• Kong X, Tan B, Yin Y, Gao H, Li X, Jaeger LA, Bazer FW & Wu G 2012 l-arginine stimulates the mTOR signaling pathway and protein synthesis in porcine trophectoderm cells. Journal of Nutritional Biochemistry 23 11781183. (doi:10.1016/j.jnutbio.2011.06.012)

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    • Export Citation
  • Liu XD, Wu X, Yin Y, Liu Y, Geng M, Yang H, Blachier F & Wu G 2011 Effects of dietary l-arginine or N-carbamylglutamate supplementation during late gestation of sows on the miR-15b/16, miR-221/222, VEGFA and eNOS expression in umbilicalvein. Amino Acids 42 21112119. (doi:10.1007/s00726-011-0948-5)

    • Search Google Scholar
    • Export Citation
  • Manser RC, Leese HJ & Houghton FD 2004 Effect of inhibiting nitric oxide production on mouse preimplantation embryo development and metabolism. Biology of Reproduction 71 528533. (doi:10.1095/biolreprod.103.025742)

    • Search Google Scholar
    • Export Citation
  • Martin PM, Sutherland AE & Van Winkle LJ 2003 Amino acid transport regulates blastocyst implantation. Biology of Reproduction 69 11011108. (doi:10.1095/biolreprod.103.018010)

    • Search Google Scholar
    • Export Citation
  • Mateo RD, Wu G, Bazer FW, Park JC, Shinzato I & Kim SW 2007 Dietary l-arginine supplementation enhances the reproductive performance of gilts. Journal of Nutrition 137 652656.

    • Search Google Scholar
    • Export Citation
  • Méndeza JD, Diaz-Flonesa M, Duiána G & Hicks JJ 1983 Inhibition of rat embryonic development by the intrauterine administration of α-difluoromethylornithine. Contraception 28 9398. (doi:10.1016/S0010-7824(83)80010-9)

    • Search Google Scholar
    • Export Citation
  • Mortensen CJ, Kelley DE & Warren LK 2011 Supplemental l-arginine shortens gestation length and increases mare uterine blood flow before and after parturition. Journal of Equine Veterinary Science 31 514520. (doi:10.1016/j.jevs.2011.01.004)

    • Search Google Scholar
    • Export Citation
  • Ota H, Igarashi S, Oyama N, Suzuki Y & Tanaka T 1999 Optimal levels of nitric oxide are crucial for implantation in mice. Reproduction, Fertility, and Development 11 183188. (doi:10.1071/RD99044)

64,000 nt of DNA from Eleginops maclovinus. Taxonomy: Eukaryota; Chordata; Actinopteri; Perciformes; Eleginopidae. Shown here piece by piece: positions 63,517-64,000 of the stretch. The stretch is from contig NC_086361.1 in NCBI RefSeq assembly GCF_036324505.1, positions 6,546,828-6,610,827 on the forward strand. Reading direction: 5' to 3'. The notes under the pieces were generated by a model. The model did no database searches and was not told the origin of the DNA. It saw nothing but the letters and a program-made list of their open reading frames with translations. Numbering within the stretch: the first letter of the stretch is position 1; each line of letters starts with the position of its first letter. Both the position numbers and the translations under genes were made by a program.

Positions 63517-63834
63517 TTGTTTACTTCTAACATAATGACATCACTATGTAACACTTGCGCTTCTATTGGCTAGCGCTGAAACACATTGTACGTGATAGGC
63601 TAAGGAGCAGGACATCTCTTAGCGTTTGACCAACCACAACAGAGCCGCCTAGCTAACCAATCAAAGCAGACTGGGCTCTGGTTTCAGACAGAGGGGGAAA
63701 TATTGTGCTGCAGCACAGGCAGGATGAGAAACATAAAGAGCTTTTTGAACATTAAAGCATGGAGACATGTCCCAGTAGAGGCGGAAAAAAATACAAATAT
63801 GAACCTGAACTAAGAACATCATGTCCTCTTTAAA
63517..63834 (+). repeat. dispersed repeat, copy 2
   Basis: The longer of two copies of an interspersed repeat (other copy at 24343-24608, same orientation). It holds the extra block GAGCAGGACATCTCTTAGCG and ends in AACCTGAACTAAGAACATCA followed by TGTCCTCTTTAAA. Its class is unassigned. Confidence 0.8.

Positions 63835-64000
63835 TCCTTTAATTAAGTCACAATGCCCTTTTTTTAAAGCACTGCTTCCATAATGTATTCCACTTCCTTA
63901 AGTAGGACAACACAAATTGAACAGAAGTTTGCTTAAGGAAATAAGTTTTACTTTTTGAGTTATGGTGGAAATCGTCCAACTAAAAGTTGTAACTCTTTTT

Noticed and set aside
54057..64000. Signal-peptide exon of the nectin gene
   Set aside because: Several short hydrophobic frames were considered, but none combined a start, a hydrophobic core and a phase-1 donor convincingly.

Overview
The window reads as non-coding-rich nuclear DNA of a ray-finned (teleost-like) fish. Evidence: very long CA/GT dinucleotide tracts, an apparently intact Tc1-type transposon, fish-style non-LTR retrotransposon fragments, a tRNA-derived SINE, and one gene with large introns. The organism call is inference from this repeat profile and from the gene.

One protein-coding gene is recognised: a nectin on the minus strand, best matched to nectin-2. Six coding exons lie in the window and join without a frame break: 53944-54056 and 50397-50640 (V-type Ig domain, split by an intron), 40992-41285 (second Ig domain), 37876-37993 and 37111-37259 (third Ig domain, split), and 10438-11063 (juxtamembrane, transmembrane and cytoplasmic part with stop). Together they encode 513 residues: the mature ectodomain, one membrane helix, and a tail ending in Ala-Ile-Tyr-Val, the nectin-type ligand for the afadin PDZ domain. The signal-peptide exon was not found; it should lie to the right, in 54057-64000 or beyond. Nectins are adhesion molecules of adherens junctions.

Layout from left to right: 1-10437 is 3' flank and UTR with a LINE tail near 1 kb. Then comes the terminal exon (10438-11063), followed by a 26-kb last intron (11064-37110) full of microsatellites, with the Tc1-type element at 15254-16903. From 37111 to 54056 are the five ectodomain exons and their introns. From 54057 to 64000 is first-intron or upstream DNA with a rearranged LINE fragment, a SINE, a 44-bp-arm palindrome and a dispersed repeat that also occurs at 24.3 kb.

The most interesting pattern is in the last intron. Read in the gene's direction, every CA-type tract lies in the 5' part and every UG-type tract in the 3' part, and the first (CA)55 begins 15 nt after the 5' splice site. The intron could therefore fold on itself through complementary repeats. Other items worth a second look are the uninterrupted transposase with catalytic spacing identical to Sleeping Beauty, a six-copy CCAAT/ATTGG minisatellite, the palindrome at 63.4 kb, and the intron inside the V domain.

• Search Google Scholar
    • Export Citation
  • Ren W, Yin Y, Liu G, Yu X, Li Y, Yang G, Li T & Wu G 2012 Effect of dietary arginine supplementation on reproductive performance of mice with porcine circovirus type 2 infection. Amino Acids 42 20892094. (doi:10.1007/s00726-011-0942-y)

    • Search Google Scholar
    • Export Citation
  • Riley JK, Carayannopoulos MO, Wyman AH, Chi M, Ratajczak CK & Moley KH 2005 The PI3K/PKB pathway is present and functional in the preimplantation mouse embryo. Developmental Biology 284 377386. (doi:10.1016/j.ydbio.2005.05.033)

    • Search Google Scholar
    • Export Citation
  • Riley JK, Carayannopoulos MO, Wyman AH, Chi M & Moley KH 2006 Phosphatidylinositol 3-kinase activity is critical for glucose metabolism and embryo survival in murine blastocysts. Journal of Biological Chemistry 281 60106019. (doi:10.1074/jbc.M506982200)

    • Search Google Scholar
    • Export Citation
  • Rohde J, Heitman J & Maria EC 2001 The TOR kinases link nutrient sensing to cell growth. Journal of Biological Chemistry 276 95839586. (doi:10.1074/jbc.R000034200)

    • Search Google Scholar
    • Export Citation
  • Satterfield MC, Dunlap KA, Keisler DH, Bazer FW & Wu G Arginine nutrition and fetal brown adipose tissue development in nutrient-restricted sheep Amino Acids In press 2011 doi:10.1007/s00726-011-1168-8)

    • Search Google Scholar
    • Export Citation